dfp_header_hidden_string

Get our free email newsletter with just one click

My Fair Lady review at Mill on Sonning – ‘resourceful and imaginative’

The cast of My Fair Lady at the Mill at Sonning. Photo: Geraint Lewis. The cast of My Fair Lady at the Mill at Sonning. Photo: Geraint Lewis.
by -

Encouraged by the reception of High Society last year, the same creative team has returned to the Mill at Sonning, with Lerner and Loewe’s 1956 classic My Fair Lady.

It’s a show that comes with a vast amount of baggage, not least the memorable performances from Rex Harrison and Julie Andrews in the original stage production, the MGM movie that followed, and the award-winning design by Cecil Beaton that featured in both.

Joseph Pitcher’s production may owe a debt to all of these as well as the National’s 2001 production but his use of both limited space and means is exemplary.

The intimacy of the Mill’s stage allows Pitcher to draw the audience deeper into Eliza Doolittle’s world. The sense of poverty and desperation is magnified. The social division that’s such a major theme of both Shaw’s original play and Lerner’s adaptation is made to seem greater and more resonant.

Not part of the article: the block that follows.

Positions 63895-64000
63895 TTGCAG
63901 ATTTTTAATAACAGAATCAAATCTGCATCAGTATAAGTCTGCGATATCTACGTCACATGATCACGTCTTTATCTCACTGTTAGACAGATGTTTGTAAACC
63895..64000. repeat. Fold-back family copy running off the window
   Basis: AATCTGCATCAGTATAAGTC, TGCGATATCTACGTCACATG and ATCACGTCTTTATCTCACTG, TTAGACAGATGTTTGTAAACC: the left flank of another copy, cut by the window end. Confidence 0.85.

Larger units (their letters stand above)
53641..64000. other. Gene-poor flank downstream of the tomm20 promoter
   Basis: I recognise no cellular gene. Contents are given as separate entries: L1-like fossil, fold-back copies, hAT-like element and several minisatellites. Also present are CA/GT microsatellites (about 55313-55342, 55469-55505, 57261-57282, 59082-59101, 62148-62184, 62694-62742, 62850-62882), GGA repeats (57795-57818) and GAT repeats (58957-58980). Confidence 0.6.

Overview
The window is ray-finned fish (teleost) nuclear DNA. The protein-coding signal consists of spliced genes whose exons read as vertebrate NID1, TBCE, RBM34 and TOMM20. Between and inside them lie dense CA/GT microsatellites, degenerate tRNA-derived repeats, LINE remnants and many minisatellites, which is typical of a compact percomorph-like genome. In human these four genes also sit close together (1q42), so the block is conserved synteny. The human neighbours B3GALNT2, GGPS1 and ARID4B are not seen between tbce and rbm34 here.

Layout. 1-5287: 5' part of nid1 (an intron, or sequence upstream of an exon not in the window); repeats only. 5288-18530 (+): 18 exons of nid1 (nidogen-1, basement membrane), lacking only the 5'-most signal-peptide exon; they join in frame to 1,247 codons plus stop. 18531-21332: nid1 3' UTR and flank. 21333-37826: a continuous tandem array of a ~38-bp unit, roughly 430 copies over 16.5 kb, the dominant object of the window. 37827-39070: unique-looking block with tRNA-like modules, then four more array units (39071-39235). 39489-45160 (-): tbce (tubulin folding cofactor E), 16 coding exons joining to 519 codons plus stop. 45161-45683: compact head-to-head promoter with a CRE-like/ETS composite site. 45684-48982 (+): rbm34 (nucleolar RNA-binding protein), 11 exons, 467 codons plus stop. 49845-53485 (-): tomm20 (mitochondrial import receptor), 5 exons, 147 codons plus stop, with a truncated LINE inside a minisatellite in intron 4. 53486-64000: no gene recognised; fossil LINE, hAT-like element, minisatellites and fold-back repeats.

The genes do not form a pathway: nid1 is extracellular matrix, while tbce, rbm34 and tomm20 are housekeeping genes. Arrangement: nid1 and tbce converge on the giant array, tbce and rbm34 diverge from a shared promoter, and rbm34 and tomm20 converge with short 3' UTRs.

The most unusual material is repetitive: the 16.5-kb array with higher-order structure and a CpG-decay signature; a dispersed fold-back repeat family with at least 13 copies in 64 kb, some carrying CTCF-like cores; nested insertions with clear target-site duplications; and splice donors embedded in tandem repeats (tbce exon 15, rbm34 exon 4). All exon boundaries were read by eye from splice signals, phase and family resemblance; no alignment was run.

The interplay between Bethan Nash’s tenacious flower girl Eliza and Martin Fisher’s clinically detached phonetics professor Henry Higgins is also amplified. Famously the show offers no cut-and-dried resolution to their co-dependency but here, even after nearly three hours, you crave an epilogue. Charlie Ingles’ inventive orchestrations adapt the rich score to suit a five-piece band and the cast of only 12 double – and occasionally treble – seamlessly.

Michael Holt’s elegant design hints at Covent Garden’s ironwork tracery but otherwise keeps the stage clear, allowing space for Pitcher’s consistently inventive choreography. There are a few issues with sound quality but they are a trifle in what otherwise is a masterclass in paring down a major musical for a small stage.

We need your help…

When you subscribe to The Stage, you’re investing in our journalism. And our journalism is invested in supporting theatre and the performing arts.

The Stage is a family business, operated by the same family since we were founded in 1880. We do not receive government funding. We are not owned by a large corporation. Our editorial is not dictated by ticket sales.

We are fully independent, but this means we rely on revenue from readers to survive.

Help us continue to report on great work across the UK, champion new talent and keep up our investigative journalism that holds the powerful to account. Your subscription helps ensure our journalism can continue.

Subscribers to The Stage get 10% off The Stage Tickets’ price
Verdict
Resourceful and imaginative pared-down version of Lerner and Loewe’s Broadway classic
^